Mohawk College's Net Zero Energy and Zero Carbon Building - A Living Lab for High Efficiency and Renewable Energy Technologies in Buildings
• Case study demonstrate pathway for Net-Zero Energy.
• Documents various initial first costs that are larger, but that have tremendous payoffs.
• For example, ground source heat pump can be twice the cost of conventional systems, but 500% more efficient.
In recent years, large high efficiency and Net-Zero Energy Buildings (NZEB) are becoming a reality that are setting construction and energy benchmarks for the industry. As part of this significant effort, in 2018, Mohawk College opened the 8,981 m2 (96,670 ft2) Joyce Centre for Partnership and Innovation (JCPI) building in Hamilton, Ontario; becoming Canada's largest NZEB and zero-carbon institutional facility. The building integrated a high-efficiency design, construction materials, and technologies, as well as renewable energy technologies to significantly reduce its annual energy consumption and greenhouse gas emissions. Furthermore, the JCPI building was also designed as a living lab where students, faculty, researchers and industry are able to monitor and validate the performance of this state-of-the-art facility. The building was designed to have an energy use intensity of 73 kWh/m2·year (0.26 GJ/m2·year); hence, potentially consuming approximately 80% less energy than the average educational service building in Ontario. This paper gives an overview of the design criteria and technologies that were considered to achieve this innovative building.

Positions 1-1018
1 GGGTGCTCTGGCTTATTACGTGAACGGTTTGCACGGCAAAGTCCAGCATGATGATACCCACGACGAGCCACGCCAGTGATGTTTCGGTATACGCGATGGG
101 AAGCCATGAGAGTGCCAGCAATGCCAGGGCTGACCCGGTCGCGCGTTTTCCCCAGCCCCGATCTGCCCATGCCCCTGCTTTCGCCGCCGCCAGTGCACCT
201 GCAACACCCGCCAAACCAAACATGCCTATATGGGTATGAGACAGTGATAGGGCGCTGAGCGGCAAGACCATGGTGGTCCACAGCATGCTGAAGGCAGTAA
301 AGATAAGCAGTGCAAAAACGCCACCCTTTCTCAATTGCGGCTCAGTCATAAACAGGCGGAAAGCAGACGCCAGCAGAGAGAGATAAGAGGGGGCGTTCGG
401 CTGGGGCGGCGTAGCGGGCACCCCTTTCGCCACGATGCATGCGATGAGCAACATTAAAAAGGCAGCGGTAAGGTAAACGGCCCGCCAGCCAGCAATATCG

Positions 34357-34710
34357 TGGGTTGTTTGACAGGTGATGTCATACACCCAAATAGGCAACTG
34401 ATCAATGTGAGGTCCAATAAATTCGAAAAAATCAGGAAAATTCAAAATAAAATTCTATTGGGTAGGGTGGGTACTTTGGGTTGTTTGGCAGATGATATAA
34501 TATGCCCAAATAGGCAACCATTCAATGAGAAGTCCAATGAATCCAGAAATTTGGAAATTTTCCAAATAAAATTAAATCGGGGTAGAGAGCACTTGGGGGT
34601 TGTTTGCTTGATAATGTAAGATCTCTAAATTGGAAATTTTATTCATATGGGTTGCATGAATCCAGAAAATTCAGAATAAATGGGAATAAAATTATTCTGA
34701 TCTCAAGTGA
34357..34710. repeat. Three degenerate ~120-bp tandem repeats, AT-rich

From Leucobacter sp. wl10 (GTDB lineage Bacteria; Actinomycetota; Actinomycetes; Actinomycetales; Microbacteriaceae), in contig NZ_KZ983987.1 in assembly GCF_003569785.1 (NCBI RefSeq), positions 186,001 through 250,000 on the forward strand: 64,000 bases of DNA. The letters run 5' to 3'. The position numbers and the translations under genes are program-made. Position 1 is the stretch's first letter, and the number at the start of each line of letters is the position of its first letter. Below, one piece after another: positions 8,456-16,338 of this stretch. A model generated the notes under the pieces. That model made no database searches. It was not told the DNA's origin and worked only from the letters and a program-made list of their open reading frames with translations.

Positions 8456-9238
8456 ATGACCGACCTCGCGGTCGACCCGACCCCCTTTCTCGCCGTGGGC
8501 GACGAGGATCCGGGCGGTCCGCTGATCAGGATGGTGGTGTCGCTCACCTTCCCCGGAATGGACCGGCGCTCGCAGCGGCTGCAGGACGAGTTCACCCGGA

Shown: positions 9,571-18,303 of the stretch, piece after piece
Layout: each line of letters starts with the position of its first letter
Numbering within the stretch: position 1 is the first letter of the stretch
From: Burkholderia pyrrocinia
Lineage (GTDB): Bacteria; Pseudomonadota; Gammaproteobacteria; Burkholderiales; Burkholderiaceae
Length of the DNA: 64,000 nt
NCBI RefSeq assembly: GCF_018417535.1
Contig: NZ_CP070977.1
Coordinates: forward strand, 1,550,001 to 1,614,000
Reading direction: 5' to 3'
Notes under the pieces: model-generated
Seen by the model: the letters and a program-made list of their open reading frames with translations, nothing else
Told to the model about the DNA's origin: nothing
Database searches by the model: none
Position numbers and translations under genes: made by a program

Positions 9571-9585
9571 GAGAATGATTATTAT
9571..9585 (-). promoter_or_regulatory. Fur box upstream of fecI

Bhavsar, R., Cupido, A., & Arriaga, M. (2020). "Mohawk College's Net Zero Energy and Zero Carbon Building - A Living Lab for High Efficiency and Renewable Energy Technologies in Buildings." Journal of Green Building, 15(1): 185–214.